Cramer Remix: This could make Apple roar higher

Jim Cramer says it is time for investors to acknowledge a new dynamic in the market: in most industries, companies that make the best use of the internet will win.

Cramer can pound the table on better earnings and stronger revenues, but he knows it all comes down to survival in the end.

"Their survival might very well depend on how well they are able to integrate technology in general, and the web in particular, because that is how you beat the competition," the "Mad Money" host said.

Apple knows the importance of digital, too. When CEO Tim Cook said the company's service revenue stream will be as big as a Fortune 100 company by next year, Cramer interpreted that as meaning Apple could generate $30 billion in service revenue at a minimum, which could prompt investors to pay more for the stock. Right now, Apple's earnings streams are viewed as episodic, he said.

"If the iPhone 7 is good, the stock can roar higher, but if the new iPhone fails to impress, the stock goes back down to the purgatory of the low $90s where this miraculous run started," Cramer said.

Phil Knight, chairman and co-founder of Nike Inc.
Andrew Harrer | Bloomberg | Getty Images
Phil Knight, chairman and co-founder of Nike Inc.

Cramer took one look at the stock action for Square and Herbalife on Thursday and knew it was short sellers covering their positions.

"Here is my new rule: try not to buy a stock that is in the middle of a short squeeze, because even if you really like the underlying company, you will almost always be able to get a better price as long as you are patient," he said.

Shares of Herbalife spiked at the open on Thursday following a better-than-expected earnings report. However, with 31 percent of the stock affected by short sellers, Cramer expected fireworks anyways. Management raised its full year earnings per share guidance for 2016 to a range of $4.50 to $4.80, which was an increase from the initial expectation of $4.40 to $4.75.

But the real reason why short sellers will be covering their positions has nothing to do with guidance.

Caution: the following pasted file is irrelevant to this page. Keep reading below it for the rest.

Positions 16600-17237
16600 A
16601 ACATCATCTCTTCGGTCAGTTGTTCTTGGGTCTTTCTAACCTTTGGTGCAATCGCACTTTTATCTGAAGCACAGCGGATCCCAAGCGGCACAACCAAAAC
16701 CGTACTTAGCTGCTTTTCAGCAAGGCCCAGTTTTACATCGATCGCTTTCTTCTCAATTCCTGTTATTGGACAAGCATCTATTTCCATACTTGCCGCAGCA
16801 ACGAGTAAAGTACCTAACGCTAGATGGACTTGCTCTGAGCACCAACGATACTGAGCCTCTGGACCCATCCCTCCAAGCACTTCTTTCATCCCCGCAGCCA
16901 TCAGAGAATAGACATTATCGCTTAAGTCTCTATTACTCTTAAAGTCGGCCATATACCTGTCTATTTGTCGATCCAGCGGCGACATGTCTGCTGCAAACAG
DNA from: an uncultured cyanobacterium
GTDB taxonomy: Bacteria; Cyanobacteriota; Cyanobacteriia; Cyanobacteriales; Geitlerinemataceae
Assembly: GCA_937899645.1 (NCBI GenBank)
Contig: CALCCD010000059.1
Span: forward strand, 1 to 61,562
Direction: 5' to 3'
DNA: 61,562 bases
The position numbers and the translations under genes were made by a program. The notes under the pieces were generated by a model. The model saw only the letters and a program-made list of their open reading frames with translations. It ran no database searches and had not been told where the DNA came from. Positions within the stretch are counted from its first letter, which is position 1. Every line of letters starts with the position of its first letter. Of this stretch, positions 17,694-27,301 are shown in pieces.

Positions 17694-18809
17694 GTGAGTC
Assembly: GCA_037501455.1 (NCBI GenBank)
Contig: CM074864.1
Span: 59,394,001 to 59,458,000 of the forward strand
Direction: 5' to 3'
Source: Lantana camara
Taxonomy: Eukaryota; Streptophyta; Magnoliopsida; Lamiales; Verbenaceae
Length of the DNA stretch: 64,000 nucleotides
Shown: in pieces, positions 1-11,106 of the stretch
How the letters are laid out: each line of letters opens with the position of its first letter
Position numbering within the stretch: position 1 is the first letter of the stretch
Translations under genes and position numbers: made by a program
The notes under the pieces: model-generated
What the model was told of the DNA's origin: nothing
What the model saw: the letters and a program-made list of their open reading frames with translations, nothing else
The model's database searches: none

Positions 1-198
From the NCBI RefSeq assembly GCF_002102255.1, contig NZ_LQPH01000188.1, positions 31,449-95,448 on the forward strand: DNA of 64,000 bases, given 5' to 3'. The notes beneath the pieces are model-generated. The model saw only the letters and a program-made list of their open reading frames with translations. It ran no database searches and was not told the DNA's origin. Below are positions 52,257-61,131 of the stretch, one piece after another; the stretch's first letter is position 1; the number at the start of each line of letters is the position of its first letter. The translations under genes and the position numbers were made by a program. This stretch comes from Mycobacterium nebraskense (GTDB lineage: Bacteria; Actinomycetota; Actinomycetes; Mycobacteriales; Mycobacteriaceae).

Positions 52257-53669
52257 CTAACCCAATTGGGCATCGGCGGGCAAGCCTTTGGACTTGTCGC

Cramer suspects that it will be because Herbalife didn't fall apart, despite the company's settlement with the Federal Trade Commission last month that required it to change many of its practices. Noted activist and short-seller Bill Ackman, head of Pershing Square Capital, recently insinuated that the action taken by the FTC had a larger impact than even Herbalife realizes, when he stated on an investor call that "Herbalife actually has been shut down by the FTC, they just haven't realized it."

One executive that faced a much different challenge was Phil Knight. Early on, Nike's billionaire co-founder Knight had people telling him he wouldn't make it.

Yet, despite the haters, he still steered Nike to become the world's No. 1 athletic-shoe company, with a brand so powerful it can be recognized by a check mark.

Knight recently chronicled his journey of turning Nike into a $91 billion company in his memoir, "Shoe Dog." In an interview with Cramer on Thursday, Knight said that many doubted his ability to succeed.

"I've had a lot of people tell me, 'We ... think he's not going to make it,'" Knight said.

Products are prepared for shipment at the Herbalife Los Angeles distribution center in Carson, California.
Patrick T. Fallon | Bloomberg | Getty Images
Products are prepared for shipment at the Herbalife Los Angeles distribution center in Carson, California.

Given the market's strong run last month, Cramer knows it is hard to find a large-cap stock that is still cheap on an earnings basis. There was one company with big potential that stood out to him that is trading at absurdly low levels right now — Johnson Controls.

Johnson Controls has three divisions. One that makes heating ventilation and air conditioners, a power solutions business that supplies lead acid batteries, and an auto parts business.

In January, Johnson Controls announced it would buy the rump of Tyco, a provider of security equipment, fire protection gear and various safety products in a $16.5 billion deal. It was a tax inversion transaction, as Tyco is based in Ireland. The deal is expected to close in a little less than a month.

"With the Tyco merger rapidly approaching, I think this is a good time to buy some Johnson Controls," Cramer said.

DexCom is the company that makes glucose monitoring systems for people with type-1 diabetes. Its technology transformed the way blood sugar levels were checked when it introduced a sensor that can stick on the skin, rather than pricking a finger.

And while it does have competition from companies like Medtronic, DexCom's management has been adamant that it is not losing market share. On Tuesday, the company reported a wider than expected quarterly loss, even as its revenue was higher than expected, and the stock fell.

Two weeks ago, an FDA panel voted in favor of approving DexCom's monitoring system for non-adjunctive use, which means Medicare and Medicaid could start covering its product. Cramer spoke with DexCom's President and CEO Kevin Sayer, who outlined the significance of the panel decision.

"It could be very big. This is really the first medical device ever approved for making insulin dosing decisions," Sayer said.


In the Lightning Round, Cramer gave his take on a few caller favorite stocks:

LendingClub Corp: "Way too much risk. Come on my friend, I know they're doing that reorganization and stuff, but I said I'm not going to touch that one. Put together a couple of good quarters and maybe I'll even think about it."

W.P. Carey: "On real estate investment trusts, we're recommending Ventas and Federal Realty. That it, we're not going further."